Chief Minister of Delhi Arvind Kejriwal on Tuesday formally announced that the Aam Admi Party (AAP) will raise the subject of statehood for Delhi as the prime issue in campaigning for the upcoming Lok Sabha election. The move is seen as an attempt by AAP to evoke regional sentiments in Delhi at a time when it is pitted against two national parties in the polls.
A day before Kejriwal announced his party's agenda, Congress president Rahul Gandhi had turned the Lok Sabha election in Delhi into a triangular contest among the Congress, BJP and AAP by declaring that his party would have no alliance with AAP in the National Capital. This defused all speculation of the two parties entering a seat-sharing agreement and taking on the BJP in a two-way contest in Delhi.
The decision to contest the election on the plank of a purely local subject like full statehood is being seen as AAP's attempt to play the regional card and try to get better positioned than the national parties.
At the press conference on Tuesday, Kejriwal said: "Four years ago, Delhi voted for us. In the past four years, we did our best to deliver good work in fields that were within our jurisdiction. In the works related to schools, hospitals, mohalla clinics, water supply, electricity, roads, sewerage and drains, we delivered, despite all hindrances in our path. We even had to hold a sit-in protest for 10 days at the Lieutenant-Governor's house to make these projects happen. But there is so much we cannot do until and unless Delhi is given the status of a state."
Saying that women in Delhi suffer because of its half statehood, the chief minister said, "Women in Delhi feel unsafe because the trade of illegal drugs and alcohol has become rampant. Cases of theft and robbery are also on the rise. The police do not listen to them. Whom can they go to? Their chief minister has no power over the police. The Delhi Police falls under the jurisdiction of the home minister and prime minister, but they don't have the time to meet people."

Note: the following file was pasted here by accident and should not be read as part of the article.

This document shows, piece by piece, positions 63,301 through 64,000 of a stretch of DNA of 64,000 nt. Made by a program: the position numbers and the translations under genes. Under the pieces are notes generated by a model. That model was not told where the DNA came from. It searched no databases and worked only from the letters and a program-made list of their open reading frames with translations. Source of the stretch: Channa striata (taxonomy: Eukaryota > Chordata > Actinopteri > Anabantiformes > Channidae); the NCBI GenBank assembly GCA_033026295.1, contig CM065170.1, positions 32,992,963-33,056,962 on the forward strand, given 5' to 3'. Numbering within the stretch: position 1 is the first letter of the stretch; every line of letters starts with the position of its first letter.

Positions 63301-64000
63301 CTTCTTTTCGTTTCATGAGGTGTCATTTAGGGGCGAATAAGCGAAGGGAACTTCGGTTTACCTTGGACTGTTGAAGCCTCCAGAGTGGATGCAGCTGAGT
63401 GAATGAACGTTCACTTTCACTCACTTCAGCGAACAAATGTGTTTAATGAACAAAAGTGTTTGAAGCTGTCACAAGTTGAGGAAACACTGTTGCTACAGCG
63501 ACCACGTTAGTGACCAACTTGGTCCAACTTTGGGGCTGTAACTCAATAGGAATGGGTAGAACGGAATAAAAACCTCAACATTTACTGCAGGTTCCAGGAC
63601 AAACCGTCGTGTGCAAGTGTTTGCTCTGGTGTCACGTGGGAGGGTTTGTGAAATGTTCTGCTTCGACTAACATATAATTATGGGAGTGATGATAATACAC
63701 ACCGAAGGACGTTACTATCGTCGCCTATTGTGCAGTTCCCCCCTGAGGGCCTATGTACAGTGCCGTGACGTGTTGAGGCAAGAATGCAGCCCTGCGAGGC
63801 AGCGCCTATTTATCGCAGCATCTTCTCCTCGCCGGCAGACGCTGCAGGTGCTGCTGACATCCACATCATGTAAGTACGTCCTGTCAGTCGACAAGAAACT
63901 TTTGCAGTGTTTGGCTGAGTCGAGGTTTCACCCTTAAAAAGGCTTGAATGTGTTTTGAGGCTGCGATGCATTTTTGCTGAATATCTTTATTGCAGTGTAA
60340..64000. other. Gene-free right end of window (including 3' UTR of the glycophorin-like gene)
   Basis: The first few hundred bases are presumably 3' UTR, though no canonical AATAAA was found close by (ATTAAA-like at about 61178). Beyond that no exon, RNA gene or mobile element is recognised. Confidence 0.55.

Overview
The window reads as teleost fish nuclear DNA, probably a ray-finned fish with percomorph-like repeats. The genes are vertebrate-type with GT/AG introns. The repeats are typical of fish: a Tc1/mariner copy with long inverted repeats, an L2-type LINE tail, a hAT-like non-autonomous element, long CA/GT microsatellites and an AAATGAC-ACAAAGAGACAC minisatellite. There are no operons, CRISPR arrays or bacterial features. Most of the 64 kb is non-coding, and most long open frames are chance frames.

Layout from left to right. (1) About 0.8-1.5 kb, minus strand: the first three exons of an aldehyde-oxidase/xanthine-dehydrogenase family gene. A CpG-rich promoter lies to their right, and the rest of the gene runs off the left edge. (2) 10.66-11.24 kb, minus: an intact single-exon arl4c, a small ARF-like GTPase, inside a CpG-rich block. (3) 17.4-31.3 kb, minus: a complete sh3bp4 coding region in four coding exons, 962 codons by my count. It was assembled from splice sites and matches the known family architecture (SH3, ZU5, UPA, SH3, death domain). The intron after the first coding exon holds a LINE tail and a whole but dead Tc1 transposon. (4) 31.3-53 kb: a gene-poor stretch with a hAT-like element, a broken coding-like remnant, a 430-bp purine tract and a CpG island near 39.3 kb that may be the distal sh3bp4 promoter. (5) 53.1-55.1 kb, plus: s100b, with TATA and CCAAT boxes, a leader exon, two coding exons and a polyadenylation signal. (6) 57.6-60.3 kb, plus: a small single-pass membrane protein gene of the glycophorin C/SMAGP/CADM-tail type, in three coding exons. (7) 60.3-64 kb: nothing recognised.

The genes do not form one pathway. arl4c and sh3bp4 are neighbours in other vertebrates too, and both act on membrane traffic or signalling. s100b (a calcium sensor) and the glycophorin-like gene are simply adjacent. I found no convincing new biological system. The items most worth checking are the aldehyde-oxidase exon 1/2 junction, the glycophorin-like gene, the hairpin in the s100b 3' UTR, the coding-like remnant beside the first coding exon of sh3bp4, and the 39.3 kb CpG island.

He also promised 85 percent reservation for residents of Delhi in Delhi government jobs and colleges if the National Capital was granted full statehood. Kejriwal said his government would also establish new colleges for local students, regularise the temporary employees in various departments of the Delhi government and stop sealing buildings violating construction norms if it became a full state.
Significantly, full statehood for Delhi is an issue that both the Congress and BJP have dropped from their electoral agenda.
Recently, Delhi Congress chief Sheila Dikshit had said, "We can't say what kind of funds Delhi will be left with if it becomes another state. At present, we get funding from the Centre easily because it is a Union Territory and also the National Capital. But the same won't be guaranteed if it becomes a full-fledged state."
The BJP's manifesto for the 2014 Lok Sabha election included granting Delhi full statehood, but it did not feature in the saffron party's 2015 Delhi Assembly manifesto.
It is unclear how much AAP's central poll plank will resonate with the residents of Delhi, but it certainly sets the political outfit apart from the other two parties in the triangular contest.
AAP had won a historic mandate in the 2015 Assembly election in Delhi with 54.3 percent of the vote share. The BJP had garnered 32.2 percent of the votes and the Congress, merely 9.7 percent.
Before AAP emerged as a key player in Delhi politics in 2013, the contest in elections in the National Capital was mostly limited to the BJP and Congress. In the 2008 Assembly polls, the Congress formed government after winning the election with 40.3 percent of the votes and the BJP, 36.34 percent.
Looking at these figures, it is evident that most of AAP's vote bank came from the Congress pool in 2015.
Even though the Congress had gradually revived itself in national politics then, the trend of its vote share began to reverse rapidly. This reverse trend was clearly visible in the 2017 election for the Municipal Corporation of Delhi, when AAP won a disastrous 26 percent of the votes and the Congress an even lower 21 percent; the BJP had swept the polls with 36 percent of the vote share.
It is no wonder that AAP made repeated attempts to secure a pre-poll alliance with the Congress.
After the Congress spurned the AAP, the Kejriwal-led party is left with no option but to re-position itself as a regional party in Delhi, one that aims to amplify the concerns of the region on a national platform like the Lok Sabha and thus appear closer to Delhi-ites than the national parties in the run.
Moreover, the Congress may have decided to not ally with AAP in the hope that its voters return. We now need to wait to see whether the party reaps the benefits of this hope, or whether it results in another disaster like the municipal corporation polls because of division of non-BJP votes.
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Updated Date: Mar 13, 2019 11:35:46 IST